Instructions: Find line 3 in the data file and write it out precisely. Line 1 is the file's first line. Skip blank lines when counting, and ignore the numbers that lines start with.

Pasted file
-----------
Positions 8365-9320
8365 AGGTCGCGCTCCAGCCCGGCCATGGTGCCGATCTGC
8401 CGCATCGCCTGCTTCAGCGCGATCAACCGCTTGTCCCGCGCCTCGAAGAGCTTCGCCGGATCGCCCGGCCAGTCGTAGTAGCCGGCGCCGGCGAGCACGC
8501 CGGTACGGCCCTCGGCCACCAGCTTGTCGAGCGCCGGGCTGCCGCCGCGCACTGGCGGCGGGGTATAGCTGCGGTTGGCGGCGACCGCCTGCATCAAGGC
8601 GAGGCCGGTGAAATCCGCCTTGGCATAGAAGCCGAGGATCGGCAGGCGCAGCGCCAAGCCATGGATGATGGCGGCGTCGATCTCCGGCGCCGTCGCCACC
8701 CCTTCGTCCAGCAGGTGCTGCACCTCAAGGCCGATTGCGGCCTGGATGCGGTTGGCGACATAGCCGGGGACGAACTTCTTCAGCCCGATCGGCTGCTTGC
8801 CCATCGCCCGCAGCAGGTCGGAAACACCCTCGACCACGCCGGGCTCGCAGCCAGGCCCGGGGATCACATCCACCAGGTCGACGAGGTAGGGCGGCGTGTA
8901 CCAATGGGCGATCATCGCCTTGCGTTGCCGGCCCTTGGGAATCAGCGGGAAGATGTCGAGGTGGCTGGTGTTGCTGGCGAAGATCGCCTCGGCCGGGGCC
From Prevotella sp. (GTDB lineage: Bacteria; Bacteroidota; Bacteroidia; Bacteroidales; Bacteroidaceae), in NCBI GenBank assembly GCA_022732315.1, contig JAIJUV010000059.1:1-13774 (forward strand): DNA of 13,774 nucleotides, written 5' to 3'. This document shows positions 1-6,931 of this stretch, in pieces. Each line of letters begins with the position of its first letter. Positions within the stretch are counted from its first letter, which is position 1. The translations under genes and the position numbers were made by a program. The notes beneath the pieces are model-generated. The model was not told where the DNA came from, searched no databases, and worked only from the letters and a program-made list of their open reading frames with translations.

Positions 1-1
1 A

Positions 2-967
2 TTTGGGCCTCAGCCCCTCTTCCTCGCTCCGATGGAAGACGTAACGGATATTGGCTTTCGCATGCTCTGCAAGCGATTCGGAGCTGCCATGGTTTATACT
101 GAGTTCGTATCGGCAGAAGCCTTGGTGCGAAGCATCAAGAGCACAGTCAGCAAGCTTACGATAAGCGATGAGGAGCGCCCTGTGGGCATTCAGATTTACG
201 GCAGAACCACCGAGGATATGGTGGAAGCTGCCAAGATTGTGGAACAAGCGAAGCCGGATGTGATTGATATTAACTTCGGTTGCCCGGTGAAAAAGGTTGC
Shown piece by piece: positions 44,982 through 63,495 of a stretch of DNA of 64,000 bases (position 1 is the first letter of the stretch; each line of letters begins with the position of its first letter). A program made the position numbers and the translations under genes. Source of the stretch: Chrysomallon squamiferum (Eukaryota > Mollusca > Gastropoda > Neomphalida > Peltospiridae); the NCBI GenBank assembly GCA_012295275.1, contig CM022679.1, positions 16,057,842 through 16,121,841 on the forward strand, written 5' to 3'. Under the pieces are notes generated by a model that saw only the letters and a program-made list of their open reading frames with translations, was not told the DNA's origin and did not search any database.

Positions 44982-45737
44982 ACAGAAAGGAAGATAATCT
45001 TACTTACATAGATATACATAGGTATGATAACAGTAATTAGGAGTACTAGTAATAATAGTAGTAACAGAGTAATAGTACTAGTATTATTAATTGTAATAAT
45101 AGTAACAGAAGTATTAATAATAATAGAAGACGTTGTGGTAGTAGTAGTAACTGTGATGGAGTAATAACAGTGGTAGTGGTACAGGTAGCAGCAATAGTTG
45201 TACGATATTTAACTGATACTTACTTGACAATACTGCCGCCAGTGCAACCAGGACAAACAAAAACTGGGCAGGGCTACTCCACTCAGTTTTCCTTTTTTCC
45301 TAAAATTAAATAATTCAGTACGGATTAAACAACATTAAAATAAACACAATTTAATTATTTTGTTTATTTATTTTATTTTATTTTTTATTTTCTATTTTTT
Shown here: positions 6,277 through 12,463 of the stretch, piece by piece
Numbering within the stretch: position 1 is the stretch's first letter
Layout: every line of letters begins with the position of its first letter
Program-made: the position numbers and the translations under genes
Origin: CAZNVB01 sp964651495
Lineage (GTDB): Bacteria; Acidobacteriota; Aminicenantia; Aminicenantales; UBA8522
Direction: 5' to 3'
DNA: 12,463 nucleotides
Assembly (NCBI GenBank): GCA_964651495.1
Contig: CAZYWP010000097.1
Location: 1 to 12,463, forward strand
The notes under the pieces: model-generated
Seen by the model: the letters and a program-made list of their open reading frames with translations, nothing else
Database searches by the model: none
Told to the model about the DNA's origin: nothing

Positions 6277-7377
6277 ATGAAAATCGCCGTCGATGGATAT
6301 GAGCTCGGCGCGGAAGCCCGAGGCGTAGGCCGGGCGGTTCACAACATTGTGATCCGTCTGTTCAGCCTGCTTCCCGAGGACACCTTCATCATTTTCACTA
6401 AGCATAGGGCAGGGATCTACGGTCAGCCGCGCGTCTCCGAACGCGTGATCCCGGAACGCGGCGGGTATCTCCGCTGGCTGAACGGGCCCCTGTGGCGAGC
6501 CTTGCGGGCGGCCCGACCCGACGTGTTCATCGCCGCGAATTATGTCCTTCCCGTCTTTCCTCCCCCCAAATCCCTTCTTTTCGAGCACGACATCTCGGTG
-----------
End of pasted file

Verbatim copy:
8401 CGCATCGCCTGCTTCAGCGCGATCAACCGCTTGTCCCGCGCCTCGAAGAGCTTCGCCGGATCGCCCGGCCAGTCGTAGTAGCCGGCGCCGGCGAGCACGC